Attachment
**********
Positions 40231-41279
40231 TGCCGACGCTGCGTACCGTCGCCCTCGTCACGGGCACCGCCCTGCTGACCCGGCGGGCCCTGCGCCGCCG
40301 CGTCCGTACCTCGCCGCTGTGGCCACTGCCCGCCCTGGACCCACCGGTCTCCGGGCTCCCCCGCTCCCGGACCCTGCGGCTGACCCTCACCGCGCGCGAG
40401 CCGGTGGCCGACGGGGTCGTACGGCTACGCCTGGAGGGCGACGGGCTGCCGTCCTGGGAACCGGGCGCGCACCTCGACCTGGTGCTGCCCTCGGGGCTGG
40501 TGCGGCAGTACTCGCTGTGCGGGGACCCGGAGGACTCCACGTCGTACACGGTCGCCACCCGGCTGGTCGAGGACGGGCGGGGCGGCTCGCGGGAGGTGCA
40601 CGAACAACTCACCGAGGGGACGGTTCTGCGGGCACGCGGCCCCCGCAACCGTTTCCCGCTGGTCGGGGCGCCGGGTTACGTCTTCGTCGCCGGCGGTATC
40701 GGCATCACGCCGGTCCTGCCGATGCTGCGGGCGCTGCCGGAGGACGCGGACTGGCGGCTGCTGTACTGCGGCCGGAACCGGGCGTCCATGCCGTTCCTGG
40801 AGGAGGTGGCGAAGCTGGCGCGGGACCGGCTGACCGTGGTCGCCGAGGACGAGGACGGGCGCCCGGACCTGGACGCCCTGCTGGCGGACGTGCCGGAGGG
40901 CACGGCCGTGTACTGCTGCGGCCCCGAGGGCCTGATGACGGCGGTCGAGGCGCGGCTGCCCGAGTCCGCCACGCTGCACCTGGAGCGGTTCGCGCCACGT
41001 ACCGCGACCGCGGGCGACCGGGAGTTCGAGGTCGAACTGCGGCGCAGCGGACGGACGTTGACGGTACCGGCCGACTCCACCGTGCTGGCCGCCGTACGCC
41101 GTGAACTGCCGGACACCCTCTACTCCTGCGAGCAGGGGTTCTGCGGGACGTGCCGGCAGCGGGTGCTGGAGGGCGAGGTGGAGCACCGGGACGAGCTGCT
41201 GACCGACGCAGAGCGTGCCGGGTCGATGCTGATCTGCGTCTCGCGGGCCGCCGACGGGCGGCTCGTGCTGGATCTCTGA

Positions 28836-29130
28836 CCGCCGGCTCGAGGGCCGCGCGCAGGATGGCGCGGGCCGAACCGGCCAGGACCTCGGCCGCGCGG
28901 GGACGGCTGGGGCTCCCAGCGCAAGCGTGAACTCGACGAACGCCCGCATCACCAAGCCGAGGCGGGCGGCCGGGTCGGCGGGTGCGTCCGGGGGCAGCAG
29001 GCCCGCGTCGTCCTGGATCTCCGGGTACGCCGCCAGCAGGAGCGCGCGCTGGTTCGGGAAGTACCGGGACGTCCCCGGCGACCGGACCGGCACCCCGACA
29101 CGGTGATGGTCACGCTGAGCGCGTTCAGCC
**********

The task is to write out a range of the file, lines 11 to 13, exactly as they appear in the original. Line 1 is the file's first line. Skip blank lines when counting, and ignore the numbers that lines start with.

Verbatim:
41101 GTGAACTGCCGGACACCCTCTACTCCTGCGAGCAGGGGTTCTGCGGGACGTGCCGGCAGCGGGTGCTGGAGGGCGAGGTGGAGCACCGGGACGAGCTGCT
41201 GACCGACGCAGAGCGTGCCGGGTCGATGCTGATCTGCGTCTCGCGGGCCGCCGACGGGCGGCTCGTGCTGGATCTCTGA

Positions 28836-29130